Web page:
I think I’ve been wrong. This book started out all about Austin. And it is obviously Austin’s story that sits at the center and that moves the narrative along. But this book is really about me and about being a mother. Or a parent. Or a person, for that matter. This is a book about hardship, of course, and overcoming hardship, but it is also about appreciating the little things, about relishing the joys large and small that come your way, about remembering what’s important.

It all sounds sort of cliched, “every cloud has a silver lining,” “life is what you make of it,” but it’s still true. I guess it’s time for me to sit down and rewrite these queries from scratch with that as my selling point — the human part not just the cancer part. Who really walks into a bookstore and chooses a book about cancer anyway, unless you’re living it at that moment. It’s all pretty depressing after all. And while my book is no doubt sad,¬†depressing it is not.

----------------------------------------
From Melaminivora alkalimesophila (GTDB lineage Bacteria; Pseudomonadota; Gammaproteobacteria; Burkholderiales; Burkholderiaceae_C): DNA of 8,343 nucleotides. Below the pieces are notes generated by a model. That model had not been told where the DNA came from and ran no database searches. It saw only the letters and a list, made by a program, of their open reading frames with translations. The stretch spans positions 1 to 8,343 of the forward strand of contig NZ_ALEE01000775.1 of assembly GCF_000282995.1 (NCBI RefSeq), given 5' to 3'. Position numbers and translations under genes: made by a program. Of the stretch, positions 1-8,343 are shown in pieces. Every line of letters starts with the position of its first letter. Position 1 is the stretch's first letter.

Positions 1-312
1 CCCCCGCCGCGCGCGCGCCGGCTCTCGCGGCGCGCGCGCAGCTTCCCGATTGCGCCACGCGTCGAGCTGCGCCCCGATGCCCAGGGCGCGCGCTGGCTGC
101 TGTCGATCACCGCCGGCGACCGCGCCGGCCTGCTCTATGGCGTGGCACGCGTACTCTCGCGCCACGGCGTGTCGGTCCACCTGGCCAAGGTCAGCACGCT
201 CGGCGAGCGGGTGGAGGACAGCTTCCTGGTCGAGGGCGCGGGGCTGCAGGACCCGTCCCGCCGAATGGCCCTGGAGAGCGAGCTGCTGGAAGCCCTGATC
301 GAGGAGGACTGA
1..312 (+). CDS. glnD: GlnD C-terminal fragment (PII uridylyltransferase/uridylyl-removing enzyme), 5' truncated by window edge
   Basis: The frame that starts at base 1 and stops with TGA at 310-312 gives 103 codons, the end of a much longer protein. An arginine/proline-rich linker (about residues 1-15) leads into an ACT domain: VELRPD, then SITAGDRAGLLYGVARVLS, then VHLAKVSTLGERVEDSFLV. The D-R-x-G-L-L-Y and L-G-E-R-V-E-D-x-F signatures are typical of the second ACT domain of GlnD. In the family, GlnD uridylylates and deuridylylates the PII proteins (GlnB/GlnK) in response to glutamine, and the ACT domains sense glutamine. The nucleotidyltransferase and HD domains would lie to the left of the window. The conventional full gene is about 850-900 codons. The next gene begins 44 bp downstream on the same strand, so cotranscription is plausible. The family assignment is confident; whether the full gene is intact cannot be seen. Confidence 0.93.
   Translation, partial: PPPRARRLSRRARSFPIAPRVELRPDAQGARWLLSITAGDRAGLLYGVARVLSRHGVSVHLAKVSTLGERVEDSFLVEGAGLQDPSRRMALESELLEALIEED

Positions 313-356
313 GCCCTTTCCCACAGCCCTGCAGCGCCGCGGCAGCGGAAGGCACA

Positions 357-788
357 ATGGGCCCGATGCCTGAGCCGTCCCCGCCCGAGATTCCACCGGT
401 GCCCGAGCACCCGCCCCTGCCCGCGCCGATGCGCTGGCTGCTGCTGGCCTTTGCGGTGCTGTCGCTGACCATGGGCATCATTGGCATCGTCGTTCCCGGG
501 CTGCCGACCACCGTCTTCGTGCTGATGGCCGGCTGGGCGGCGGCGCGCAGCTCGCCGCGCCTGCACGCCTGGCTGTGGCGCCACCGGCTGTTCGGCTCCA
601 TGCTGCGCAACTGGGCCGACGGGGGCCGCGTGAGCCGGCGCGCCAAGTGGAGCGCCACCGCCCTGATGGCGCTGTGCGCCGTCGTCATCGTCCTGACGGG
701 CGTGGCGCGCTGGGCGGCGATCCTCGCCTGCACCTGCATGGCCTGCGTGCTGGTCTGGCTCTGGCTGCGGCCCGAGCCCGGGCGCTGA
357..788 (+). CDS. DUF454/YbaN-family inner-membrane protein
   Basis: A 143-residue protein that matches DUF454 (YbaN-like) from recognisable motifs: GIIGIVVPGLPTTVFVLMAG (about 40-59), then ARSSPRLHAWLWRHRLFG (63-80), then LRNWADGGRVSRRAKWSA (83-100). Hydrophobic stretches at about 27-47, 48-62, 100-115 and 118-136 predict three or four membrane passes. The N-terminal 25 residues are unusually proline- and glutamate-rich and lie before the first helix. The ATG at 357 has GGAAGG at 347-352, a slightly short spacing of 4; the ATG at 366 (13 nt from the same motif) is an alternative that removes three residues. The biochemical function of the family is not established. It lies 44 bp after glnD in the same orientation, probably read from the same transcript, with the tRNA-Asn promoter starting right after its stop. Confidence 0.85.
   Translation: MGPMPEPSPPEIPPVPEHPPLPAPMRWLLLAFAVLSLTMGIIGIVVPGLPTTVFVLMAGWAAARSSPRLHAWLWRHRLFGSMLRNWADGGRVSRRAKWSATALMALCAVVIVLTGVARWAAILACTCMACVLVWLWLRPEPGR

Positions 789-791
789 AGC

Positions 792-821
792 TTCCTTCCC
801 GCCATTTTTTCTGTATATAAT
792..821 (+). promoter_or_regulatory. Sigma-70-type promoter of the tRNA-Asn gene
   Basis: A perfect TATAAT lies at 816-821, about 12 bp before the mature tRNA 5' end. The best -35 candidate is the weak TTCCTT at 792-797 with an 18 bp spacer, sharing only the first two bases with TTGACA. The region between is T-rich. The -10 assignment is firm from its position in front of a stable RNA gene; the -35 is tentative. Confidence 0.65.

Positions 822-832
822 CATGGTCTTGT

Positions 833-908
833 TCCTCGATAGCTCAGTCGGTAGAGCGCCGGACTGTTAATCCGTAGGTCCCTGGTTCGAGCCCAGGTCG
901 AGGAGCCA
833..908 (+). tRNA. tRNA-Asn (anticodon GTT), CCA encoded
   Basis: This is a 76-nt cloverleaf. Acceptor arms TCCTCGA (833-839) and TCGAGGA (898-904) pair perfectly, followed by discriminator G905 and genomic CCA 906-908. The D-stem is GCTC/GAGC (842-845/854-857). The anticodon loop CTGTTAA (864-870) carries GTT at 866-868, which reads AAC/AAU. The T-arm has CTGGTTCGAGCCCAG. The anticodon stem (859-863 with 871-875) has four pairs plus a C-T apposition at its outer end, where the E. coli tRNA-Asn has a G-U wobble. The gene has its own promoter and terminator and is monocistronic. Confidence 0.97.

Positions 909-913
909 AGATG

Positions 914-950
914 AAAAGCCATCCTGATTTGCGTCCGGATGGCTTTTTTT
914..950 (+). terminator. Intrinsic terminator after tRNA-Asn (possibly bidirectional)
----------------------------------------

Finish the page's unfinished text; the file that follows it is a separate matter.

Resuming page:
This is such a revelation for me. I’m so glad I posted those letters and got such thorough and thoughtful feedback from so many of you (through all my various modes of communication, especially — of course — Facebook) about what has kept you coming back, even when the life-and-death moments were safely behind us, and reading my every word for the past year and a half. I wish I’d done it sooner.

Thank you. Yet again . . . thank you.

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